Saturday 3 December 2016

Complacency has let the spectre of hooliganism return

Mark Ogden

Published 13/06/2016 | 02:30

Saturday's events were a classic example of cause and effect, and Uefa's organisation, both before and during England's encounter with Russia, contributed to the scenes. Photo: Peter Jordan/PA Wire
Saturday's events were a classic example of cause and effect, and Uefa's organisation, both before and during England's encounter with Russia, contributed to the scenes. Photo: Peter Jordan/PA Wire

Sunday morning in Marseille's Port and the street cleaners are out, disinfecting the streets and attempting to clear the shards of glass that generate the unmistakeable backdrop of crunching underfoot.

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At the Stade Velodrome, the carnage of the night before is still being assessed, with damaged seating in the section populated by Russian and English supporters only telling a fraction of the story of the worst outbreak of football violence in a stadium at a major tournament in recent memory.

Uefa has been swift to condemn the hooliganism. But it cannot escape criticism for the scenes that have stained Euro 2016. No administrator can be accused of sparking the trouble that flared in the Vieux Port on Friday and Saturday - the idiots at the centre of fighting only have themselves to blame. But Saturday's events were a classic example of cause and effect, and Uefa's organisation, both before and during England's encounter with Russia, contributed to the scenes.

Where were the police inside the stadium? Why was the segregation so inadequate?

World Cups and European Championships have become such sanitised, middle-class events that the old disease of football hooliganism appeared to have been consigned to history. But complacency has set in and the price was paid in full in France's tinderbox Mediterranean port city.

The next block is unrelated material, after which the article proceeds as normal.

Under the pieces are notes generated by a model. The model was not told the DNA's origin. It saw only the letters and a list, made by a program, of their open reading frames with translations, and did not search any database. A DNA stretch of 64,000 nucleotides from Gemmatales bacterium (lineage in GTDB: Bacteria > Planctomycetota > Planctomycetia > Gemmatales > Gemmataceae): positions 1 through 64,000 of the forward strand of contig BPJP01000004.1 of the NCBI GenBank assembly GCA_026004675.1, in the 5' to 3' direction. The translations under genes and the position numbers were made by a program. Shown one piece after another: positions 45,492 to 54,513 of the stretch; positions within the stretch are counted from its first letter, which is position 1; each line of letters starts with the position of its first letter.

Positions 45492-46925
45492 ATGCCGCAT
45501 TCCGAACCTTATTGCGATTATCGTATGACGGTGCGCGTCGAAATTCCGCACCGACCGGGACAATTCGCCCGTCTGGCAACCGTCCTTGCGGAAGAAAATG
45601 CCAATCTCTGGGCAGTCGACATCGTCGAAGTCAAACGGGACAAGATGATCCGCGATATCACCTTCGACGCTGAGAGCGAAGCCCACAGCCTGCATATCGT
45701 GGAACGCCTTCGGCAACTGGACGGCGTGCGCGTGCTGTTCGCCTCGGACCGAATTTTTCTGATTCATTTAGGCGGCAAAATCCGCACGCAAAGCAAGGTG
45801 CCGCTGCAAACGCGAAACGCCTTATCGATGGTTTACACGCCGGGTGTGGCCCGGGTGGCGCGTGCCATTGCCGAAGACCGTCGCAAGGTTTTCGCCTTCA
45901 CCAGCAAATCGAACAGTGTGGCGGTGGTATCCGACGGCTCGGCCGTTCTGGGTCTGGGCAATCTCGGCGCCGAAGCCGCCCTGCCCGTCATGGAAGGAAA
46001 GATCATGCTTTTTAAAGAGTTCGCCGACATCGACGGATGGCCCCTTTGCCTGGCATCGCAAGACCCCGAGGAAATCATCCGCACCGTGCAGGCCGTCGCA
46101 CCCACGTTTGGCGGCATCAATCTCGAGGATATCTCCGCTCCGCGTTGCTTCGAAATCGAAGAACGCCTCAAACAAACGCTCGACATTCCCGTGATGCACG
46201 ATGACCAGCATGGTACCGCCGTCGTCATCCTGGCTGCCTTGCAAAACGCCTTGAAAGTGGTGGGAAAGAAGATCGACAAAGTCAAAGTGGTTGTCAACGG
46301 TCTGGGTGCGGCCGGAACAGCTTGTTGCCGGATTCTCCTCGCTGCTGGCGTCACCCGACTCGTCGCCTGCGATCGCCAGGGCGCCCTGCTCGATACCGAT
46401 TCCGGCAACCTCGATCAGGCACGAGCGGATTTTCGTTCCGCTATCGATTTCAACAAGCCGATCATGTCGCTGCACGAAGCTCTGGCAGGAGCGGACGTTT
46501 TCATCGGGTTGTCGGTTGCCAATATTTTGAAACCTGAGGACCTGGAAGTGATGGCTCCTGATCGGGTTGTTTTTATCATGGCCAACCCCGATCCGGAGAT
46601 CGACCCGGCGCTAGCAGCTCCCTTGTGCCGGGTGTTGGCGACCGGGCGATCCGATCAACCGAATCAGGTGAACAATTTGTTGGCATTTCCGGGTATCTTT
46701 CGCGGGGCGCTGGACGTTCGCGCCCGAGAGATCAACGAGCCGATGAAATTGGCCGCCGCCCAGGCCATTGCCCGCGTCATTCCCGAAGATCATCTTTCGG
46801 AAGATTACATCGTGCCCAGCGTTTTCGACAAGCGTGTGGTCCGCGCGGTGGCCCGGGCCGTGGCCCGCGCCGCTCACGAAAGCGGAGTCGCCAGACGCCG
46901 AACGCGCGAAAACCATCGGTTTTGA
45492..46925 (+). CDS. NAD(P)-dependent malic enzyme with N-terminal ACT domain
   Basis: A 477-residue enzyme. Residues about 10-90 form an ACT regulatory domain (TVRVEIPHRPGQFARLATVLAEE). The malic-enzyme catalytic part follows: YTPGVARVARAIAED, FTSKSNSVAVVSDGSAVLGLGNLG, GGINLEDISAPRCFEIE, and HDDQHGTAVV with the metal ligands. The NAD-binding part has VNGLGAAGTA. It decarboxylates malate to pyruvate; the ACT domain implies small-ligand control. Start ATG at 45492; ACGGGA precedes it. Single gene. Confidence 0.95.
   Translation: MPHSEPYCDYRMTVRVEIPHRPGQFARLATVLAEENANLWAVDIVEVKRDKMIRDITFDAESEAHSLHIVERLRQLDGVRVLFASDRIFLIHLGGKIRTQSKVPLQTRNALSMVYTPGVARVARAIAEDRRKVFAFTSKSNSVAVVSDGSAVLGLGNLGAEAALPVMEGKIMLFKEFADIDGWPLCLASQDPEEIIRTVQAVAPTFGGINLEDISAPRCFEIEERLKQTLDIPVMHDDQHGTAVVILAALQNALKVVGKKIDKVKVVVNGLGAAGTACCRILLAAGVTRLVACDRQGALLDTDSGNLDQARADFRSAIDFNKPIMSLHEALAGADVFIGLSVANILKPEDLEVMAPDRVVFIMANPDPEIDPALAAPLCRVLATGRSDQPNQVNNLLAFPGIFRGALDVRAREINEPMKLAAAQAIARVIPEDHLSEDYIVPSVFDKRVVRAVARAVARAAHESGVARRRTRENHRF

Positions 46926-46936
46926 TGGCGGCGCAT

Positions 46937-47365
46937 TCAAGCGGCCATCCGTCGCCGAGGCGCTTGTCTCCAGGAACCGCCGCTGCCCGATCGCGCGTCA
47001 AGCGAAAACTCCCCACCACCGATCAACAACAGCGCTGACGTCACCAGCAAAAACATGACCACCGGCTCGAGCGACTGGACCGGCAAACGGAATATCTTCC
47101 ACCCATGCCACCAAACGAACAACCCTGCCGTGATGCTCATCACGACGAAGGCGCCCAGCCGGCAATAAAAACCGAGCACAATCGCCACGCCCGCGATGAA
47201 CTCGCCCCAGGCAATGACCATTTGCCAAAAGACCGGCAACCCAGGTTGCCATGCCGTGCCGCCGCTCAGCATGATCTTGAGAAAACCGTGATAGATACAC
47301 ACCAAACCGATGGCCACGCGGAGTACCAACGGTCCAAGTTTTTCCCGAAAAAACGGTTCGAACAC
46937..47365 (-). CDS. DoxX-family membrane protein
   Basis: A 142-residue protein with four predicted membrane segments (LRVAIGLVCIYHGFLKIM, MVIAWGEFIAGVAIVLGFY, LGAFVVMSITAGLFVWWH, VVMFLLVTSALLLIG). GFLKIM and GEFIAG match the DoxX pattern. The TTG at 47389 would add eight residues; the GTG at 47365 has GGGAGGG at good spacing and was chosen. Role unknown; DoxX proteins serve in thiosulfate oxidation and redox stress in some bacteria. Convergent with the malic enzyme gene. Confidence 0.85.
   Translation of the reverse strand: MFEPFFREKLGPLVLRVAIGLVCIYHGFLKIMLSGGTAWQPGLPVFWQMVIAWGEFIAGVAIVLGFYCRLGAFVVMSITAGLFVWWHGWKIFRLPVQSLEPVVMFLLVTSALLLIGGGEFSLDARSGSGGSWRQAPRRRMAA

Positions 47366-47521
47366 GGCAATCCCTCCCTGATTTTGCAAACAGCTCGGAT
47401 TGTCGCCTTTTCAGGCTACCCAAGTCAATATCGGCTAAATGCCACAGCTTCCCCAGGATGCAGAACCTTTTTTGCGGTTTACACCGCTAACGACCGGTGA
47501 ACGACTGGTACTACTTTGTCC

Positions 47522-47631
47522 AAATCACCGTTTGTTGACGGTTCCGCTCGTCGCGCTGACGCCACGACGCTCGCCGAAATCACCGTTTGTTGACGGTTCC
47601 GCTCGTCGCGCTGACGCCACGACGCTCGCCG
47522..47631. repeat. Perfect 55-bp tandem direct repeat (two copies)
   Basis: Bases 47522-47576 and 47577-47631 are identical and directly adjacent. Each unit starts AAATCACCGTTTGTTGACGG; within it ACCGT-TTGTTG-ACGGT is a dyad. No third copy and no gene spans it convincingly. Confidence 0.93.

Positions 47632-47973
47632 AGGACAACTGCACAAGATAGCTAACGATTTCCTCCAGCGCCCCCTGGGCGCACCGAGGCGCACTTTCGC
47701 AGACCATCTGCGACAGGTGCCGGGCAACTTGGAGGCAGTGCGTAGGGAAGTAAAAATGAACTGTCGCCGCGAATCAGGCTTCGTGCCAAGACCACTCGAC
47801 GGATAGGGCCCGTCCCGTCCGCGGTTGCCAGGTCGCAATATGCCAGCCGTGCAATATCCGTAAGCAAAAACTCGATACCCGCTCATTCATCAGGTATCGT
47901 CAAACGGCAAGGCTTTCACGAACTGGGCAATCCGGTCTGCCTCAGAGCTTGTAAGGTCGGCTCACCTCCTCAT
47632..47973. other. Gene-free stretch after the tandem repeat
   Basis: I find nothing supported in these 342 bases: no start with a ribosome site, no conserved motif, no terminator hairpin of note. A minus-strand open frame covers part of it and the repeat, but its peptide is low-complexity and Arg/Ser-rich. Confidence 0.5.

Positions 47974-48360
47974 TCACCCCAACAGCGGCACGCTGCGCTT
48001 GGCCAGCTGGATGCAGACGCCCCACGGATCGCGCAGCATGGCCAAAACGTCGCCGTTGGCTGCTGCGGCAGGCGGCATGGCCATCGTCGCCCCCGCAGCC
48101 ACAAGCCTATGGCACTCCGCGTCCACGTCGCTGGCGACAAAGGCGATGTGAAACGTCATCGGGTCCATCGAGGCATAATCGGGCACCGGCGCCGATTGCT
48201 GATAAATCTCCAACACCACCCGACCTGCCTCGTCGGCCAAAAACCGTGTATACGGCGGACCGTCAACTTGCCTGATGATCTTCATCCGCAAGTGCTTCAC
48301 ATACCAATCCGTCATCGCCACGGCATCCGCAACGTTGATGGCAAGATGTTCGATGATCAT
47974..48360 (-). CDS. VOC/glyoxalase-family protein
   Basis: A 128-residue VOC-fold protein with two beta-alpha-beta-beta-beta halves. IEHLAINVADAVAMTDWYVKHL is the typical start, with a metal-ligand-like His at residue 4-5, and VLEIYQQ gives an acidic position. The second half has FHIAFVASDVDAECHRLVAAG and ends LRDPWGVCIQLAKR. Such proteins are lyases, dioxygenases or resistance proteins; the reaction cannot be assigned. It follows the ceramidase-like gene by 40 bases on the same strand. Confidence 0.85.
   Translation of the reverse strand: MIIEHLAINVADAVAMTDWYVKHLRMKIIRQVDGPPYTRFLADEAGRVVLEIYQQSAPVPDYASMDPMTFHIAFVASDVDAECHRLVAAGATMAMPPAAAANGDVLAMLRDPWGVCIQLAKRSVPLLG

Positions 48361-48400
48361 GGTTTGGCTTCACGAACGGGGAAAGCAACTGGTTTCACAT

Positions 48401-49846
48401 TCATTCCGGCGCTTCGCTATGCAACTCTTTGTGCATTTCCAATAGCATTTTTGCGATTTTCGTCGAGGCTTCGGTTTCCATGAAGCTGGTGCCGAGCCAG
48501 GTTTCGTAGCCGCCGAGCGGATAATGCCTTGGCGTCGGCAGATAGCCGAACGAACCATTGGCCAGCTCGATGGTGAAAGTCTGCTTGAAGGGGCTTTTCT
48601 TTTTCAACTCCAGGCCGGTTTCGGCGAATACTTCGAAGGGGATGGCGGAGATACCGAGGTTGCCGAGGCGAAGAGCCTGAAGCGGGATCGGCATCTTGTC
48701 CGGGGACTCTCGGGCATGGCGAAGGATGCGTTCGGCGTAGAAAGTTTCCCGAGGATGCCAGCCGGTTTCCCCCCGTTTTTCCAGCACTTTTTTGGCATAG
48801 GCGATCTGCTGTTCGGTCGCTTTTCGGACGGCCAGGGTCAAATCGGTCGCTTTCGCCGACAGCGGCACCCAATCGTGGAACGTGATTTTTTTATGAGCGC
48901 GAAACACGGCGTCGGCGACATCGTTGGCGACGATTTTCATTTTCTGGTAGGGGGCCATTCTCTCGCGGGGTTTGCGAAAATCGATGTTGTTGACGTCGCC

The argument that the fixture should have been switched from Marseille because of historical tensions does not hold water. As one of Euro 2016's biggest stadiums, Stade Velodrome was perfectly suited to hosting the game. It was Uefa and Marseille's job to ensure the city was ready for the game.

The events of the weekend should now act as an alarm call. In France, there are clear issues looming in the group stages, with certain fixtures likely to prompt security concerns.

Marseille must host France-Albania and Poland-Ukraine - two fixtures with potential to generate trouble, while England's encounter with Wales in Lens is another that carries all kinds of risk. What will happen on Wednesday, when Russia faces Slovakia in Lille - a city likely to be the base for thousands of English and Welsh fans? Is enough being done on the security front to nullify the threat posed by these fixtures and, after the mistakes of Marseille, will Uefa abandon its policy of encouraging police to stay out of stadiums and accept that a visible show of authority can act as a deterrent?

Steps will clearly be taken, however, and ­Marseille feels like a fork in the road, the game-changer that forces football to address some old problems. (© Independent News Service)

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